Roche said a second Phase III study has shown that non-small-cell lung cancer (NSCLC) patients treated with its oral anaplastic lymphoma kinase (ALK) inhibitor Alecensa® (alectinib) stayed alive without their disease worsening for significantly longer than those treated using Pfizer’s Xalkor® (crizotinib). The open-label, global Phase III ALEX study pitched Alecensa and crizotinib head-to-head as first-line therapy for ALK fusion gene-positive NSCLC in 303 treatment-naïve adult patients.

“Following the Japanese Phase III J-ALEX study, the ALEX study, the head-to-head trial with crizotinib, Alecensa demonstrated a significant prolongation of progression-free survival (PFS) compared to crizotinib,” said Dr. Yasushi Ito, svp, head of Project & Lifecycle Management Unit at the Roche company, Chugai, which originally discovered Alecensa.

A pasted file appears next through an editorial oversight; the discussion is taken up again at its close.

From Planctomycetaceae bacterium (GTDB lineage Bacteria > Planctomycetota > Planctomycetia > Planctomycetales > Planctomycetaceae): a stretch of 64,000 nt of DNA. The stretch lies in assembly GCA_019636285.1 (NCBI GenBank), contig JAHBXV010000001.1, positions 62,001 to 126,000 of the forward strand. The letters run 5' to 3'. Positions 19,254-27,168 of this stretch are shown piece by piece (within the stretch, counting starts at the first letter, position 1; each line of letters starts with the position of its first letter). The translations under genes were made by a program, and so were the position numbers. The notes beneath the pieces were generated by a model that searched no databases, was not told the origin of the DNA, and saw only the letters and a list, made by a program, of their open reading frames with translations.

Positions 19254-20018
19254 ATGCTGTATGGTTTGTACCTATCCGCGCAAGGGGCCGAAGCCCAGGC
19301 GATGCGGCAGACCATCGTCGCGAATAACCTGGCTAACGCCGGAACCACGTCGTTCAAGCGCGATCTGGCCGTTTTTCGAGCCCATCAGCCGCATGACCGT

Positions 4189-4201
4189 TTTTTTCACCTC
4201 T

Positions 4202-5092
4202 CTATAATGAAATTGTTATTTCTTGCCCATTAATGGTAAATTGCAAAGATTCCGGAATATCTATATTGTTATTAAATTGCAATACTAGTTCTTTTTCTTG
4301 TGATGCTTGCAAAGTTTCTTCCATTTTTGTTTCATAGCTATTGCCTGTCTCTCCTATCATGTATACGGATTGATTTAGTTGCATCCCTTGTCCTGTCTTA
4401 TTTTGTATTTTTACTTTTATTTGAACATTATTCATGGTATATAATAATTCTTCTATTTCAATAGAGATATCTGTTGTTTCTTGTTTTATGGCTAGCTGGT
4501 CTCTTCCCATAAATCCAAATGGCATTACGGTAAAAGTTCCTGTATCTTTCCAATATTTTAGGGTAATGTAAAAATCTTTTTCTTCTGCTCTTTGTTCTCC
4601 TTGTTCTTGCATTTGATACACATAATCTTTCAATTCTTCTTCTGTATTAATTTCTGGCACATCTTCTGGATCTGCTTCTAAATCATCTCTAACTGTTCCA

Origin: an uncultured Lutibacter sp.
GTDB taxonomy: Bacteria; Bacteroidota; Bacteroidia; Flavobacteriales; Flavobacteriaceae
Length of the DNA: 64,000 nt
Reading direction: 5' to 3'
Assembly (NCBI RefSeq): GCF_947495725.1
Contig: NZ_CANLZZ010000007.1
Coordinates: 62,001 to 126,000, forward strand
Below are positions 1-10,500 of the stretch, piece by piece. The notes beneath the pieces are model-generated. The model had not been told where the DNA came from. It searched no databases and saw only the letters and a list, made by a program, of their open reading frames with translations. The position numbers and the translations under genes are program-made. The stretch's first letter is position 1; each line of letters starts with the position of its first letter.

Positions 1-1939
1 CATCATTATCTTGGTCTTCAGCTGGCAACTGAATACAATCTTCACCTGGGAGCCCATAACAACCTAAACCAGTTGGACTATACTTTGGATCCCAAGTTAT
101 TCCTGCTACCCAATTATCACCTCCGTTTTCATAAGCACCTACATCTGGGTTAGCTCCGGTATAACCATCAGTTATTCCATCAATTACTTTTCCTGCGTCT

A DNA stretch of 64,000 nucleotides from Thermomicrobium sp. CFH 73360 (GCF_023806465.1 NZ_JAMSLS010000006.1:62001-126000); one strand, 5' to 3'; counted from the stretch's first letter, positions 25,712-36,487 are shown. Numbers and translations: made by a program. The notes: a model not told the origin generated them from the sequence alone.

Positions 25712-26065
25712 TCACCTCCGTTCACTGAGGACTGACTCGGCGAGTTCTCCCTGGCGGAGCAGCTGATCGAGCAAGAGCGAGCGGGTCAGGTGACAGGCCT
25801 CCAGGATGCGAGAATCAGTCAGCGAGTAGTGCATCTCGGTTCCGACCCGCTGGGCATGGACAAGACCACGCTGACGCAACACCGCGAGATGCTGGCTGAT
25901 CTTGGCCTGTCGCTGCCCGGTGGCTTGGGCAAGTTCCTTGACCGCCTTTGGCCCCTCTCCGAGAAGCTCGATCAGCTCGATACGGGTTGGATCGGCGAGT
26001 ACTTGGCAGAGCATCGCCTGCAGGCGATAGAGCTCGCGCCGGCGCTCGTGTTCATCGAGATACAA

The FDA approved Alecensa in December 2015 as second-line therapy for ALK-positive NSCLC in patients whose disease had progressed after, or who were intolerant to, crizotinib. In February this year, the EC granted the drug accelerated approval for treating ALK-positive advanced NSCLC, again in patients previously treated with crizotinib.

Roche said full data from the ALEX study will be presented at a forthcoming meeting, and will also be submitted to global regulators, including the FDA, with a view to getting Alecensa approved as first-line treatment for ALK-positive NSCLC. 

Based on data from the Japanese J-ALEX study, in October 2016 the FDA granted Alecensa Breakthrough Therapy Designation for treating ALK-positive NSCLC in patients who hadn’t received prior treatment with an ALK inhibitor. “As part of its Breakthrough Therapy Designation, we hope to bring Alecensa as an initial treatment for people with ALK-positive NSCLC as soon as possible and will discuss these data with global health authorities, said Sandra Horning, M.D., chief medical officer and head of Global Product Development at the Roche company, Genentech.”

Japan’s regulator approved Alecensa for treating ALK fusion gene-positive, unresectable, recurrent/advanced NSCLC in July 2014. “We believe that Alecensa will also contribute to improving the outcomes for overseas patients from first line therapy in the future,” added Dr. Yasushi Ito.

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